Proto-Bantu (also Common Bantu) is the reconstructed common ancestor of most Bantu languages. It is thought to have originally been spoken in West/Central Africa in the area of what is now Cameroon. Approximately 3000–4000 years ago, it split off from other Niger–Congo languages when the Bantu expansion began to the south and east.
- The voiceless consonants *p, *t, *k were almost certainly articulated as simple plosives [p], [t], [k].
- The voiced consonants *b and *g may also have been fricatives [β] (or [v]) and [ɣ] in some environments.
- *d was a plosive [d] before a high vowel (*i, *u), and a lateral [l] before other vowels.
- *c and *j may have been plosives [ɣ] and [ɟ], affricates [tʃ] and [dʒ], or even sibilants [s] and [z]. [j] is also possible for *j.
Consonants could not occur at the end of a syllable, only at the beginning, so the syllable structure was generally V or CV and all syllables were open. Consonant clusters did not occur, except for the "pre-nasalised" consonants.
The so-called "pre-nasalised" consonants were sequences of a nasal and a following obstruent. These could occur anywhere a single consonant was permitted, including word-initially. Pre-nasalised voiceless consonants were rare, most were voiced. The nasal's articulation adapted to the articulation of the following consonant, so the nasal can be considered a single unspecified nasal phoneme (indicated as *N) which had four possible allophones. Conventionally, the labial pre-nasal is written *m while the others are written *n.
- *mb, *mp; phonemically *Nb, *Np
- *nd, *nt; phonemically *Nd, *Nt
- *nj, *nc; phonemically *Nj, *Nc (actually pronounced as *ɲj, *ɲc)
- *ng, *nk; phonemically *Ng, *Nk (actually pronounced as *ŋg, *ŋk)
The earlier velar nasal phoneme /ŋ/, which was present in the Bantoid languages, had been lost in Proto-Bantu. It still occurred phonetically in pre-nasalised consonants, but not as a phoneme.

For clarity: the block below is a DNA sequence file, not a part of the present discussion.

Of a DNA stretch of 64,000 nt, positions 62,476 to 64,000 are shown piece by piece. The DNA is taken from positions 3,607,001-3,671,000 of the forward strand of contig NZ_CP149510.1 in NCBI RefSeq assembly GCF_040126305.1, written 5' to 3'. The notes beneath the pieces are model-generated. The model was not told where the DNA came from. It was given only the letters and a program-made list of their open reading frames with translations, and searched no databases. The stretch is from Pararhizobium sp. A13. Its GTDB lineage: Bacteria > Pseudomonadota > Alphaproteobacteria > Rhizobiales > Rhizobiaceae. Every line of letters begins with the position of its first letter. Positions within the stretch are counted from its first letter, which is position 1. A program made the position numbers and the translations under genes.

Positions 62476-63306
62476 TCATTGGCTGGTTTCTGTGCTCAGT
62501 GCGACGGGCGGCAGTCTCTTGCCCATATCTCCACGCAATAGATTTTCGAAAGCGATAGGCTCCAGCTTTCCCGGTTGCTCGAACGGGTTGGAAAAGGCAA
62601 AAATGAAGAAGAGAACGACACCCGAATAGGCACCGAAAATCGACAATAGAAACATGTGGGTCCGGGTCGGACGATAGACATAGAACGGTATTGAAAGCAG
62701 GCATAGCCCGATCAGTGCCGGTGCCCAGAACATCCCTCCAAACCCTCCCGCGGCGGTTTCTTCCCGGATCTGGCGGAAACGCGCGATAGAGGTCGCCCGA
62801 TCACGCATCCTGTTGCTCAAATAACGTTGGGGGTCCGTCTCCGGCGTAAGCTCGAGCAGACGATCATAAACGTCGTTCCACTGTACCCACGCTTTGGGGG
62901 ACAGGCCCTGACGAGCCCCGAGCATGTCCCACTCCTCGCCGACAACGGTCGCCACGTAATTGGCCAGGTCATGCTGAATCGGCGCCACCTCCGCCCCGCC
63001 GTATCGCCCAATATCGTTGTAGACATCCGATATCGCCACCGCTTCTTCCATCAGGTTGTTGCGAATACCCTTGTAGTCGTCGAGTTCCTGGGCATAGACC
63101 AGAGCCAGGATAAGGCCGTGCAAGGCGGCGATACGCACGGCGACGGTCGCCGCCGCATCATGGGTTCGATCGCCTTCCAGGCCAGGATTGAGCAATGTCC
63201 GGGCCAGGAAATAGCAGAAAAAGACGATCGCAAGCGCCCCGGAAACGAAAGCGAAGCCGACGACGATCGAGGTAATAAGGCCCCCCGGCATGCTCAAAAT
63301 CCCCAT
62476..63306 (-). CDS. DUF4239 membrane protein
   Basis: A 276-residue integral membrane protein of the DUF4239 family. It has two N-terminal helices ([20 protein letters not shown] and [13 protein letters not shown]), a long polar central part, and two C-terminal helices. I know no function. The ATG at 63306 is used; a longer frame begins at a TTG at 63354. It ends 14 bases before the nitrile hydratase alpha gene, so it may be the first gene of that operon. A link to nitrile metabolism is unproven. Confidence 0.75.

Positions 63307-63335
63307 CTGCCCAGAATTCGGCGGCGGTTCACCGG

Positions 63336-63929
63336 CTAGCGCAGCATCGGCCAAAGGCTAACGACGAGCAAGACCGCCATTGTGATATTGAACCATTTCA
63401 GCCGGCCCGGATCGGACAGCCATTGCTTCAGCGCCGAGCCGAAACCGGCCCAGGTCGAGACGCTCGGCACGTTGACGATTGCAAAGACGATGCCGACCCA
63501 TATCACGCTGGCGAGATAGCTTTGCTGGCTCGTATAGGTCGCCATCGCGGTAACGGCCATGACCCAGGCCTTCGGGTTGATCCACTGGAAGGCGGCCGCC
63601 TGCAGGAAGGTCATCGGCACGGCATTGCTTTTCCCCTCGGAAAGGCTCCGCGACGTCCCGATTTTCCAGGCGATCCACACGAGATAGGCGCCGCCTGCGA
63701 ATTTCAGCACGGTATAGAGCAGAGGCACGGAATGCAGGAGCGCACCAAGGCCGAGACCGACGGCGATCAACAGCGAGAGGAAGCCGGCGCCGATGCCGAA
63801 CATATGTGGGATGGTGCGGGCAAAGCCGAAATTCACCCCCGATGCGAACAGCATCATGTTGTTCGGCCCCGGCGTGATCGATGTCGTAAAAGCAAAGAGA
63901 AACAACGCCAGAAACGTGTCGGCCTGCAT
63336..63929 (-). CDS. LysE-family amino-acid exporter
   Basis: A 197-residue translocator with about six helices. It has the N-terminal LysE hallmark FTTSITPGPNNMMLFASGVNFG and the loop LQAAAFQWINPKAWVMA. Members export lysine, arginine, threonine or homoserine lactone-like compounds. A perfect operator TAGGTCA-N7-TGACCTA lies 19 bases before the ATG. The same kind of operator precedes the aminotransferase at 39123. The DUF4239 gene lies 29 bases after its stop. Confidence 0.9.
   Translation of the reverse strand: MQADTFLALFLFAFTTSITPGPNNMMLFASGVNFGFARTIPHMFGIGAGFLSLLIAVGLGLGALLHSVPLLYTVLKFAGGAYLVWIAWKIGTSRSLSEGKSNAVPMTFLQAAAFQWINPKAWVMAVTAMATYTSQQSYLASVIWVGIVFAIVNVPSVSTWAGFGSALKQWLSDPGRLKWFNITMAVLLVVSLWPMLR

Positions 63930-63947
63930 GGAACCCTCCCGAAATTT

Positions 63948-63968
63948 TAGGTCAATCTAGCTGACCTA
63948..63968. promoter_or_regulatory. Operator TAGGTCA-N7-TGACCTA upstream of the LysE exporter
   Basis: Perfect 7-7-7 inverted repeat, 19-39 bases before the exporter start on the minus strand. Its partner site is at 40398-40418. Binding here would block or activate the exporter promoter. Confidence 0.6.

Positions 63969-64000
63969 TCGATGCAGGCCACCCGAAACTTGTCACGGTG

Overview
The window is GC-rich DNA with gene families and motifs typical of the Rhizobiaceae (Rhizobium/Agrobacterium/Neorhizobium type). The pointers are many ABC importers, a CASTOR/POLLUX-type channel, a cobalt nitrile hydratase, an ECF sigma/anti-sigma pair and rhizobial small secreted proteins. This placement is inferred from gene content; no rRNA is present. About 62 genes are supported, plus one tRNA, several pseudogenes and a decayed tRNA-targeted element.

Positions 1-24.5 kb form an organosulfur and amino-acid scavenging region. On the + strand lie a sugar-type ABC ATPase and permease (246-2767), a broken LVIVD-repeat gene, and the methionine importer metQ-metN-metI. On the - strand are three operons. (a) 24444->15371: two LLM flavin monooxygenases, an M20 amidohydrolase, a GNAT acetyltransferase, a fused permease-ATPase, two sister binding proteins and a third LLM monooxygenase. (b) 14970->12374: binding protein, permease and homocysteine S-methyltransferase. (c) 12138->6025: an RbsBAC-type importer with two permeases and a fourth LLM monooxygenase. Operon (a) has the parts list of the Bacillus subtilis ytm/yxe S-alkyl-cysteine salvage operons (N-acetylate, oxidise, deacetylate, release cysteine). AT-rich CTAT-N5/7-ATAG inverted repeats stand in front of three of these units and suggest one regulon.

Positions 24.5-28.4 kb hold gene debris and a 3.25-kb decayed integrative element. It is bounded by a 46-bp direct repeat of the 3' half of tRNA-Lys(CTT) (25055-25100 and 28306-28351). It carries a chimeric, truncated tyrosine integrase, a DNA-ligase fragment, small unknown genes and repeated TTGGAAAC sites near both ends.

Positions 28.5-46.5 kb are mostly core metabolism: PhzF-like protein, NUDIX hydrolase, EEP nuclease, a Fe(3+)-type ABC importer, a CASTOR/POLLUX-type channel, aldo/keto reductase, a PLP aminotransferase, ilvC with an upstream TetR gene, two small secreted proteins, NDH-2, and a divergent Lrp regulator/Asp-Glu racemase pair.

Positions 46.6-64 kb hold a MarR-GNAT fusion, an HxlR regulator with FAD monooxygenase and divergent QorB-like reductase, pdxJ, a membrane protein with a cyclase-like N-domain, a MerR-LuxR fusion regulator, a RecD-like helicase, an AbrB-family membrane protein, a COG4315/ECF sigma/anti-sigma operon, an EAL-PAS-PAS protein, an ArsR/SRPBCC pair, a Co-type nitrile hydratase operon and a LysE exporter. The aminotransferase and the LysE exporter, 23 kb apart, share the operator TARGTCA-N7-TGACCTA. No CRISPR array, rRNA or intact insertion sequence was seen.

The representation of the vowels may differ in particular with respect to the two "middle" levels of closedness. Most linguists write the "less closed" set as *ɪ and *ʊ. However, some prefer to denote them as *e and *o, with the more open set represented as *ɛ and *ɔ. Regardless of the representation, the third level (*e and *o in the table) was open-mid [ɛ] and [ɔ].
Syllables always ended in a vowel, but could also begin with one. Vowels could also occasionally appear in a sequence, but did not form diphthongs; two adjacent vowels were separate syllables. If two of the same vowel occurred together, this created a long vowel, although this was rare.
Proto-Bantu distinguished two tones, low and high. Each syllable had either a low or a high tone. A high tone is conventionally indicated with an acute accent (´) while a low tone is either indicated with a grave accent (`) or not marked at all.
Proto-Bantu, like its descendants, had an elaborate system of noun classes. Noun stems were prefixed with a noun prefix which specified its meaning. Other words that related or referred to that noun, such as adjectives and verbs, also received a prefix that matched the class of the noun ("agreement" or "concord").
The following table gives a reconstruction of the system of nominal classes. The spellings have been normalised to use the ɪ and ʊ notations.
|2||*ba-||*va-||*va-||*ba-||Plural of class 1|
|4||*mɪ-||*mɪ-||*mɪ-||*mɪ-||Plural of class 3|
|6||*ma-||*ma-||*ma-||*ma-||Plural of class 5, liquids (mass nouns)|
|7||*kɪ-||*kɪ-||*kɪ-||*kɪ-||Various, diminutives, manner/way/language|
|8||*bi-||*ʋi-, *li- ("8x")||*ʋi-, *di-||*bi-||Plural of class 7|
|10||*n-||*li-nɪ-||*di-n-||*n-||Plural of class 9 and 11|
|13||*tʊ-||*tʊ-||*tʊ-||*tʊ-||Plural of class 12|
|16||*pa-||*pa-||*pa-||*pa-||Locatives (proximal, exact)|
|17||*kʊ-||*kʊ-||*kʊ-||*kʊ-||Locatives (distal, approximate)|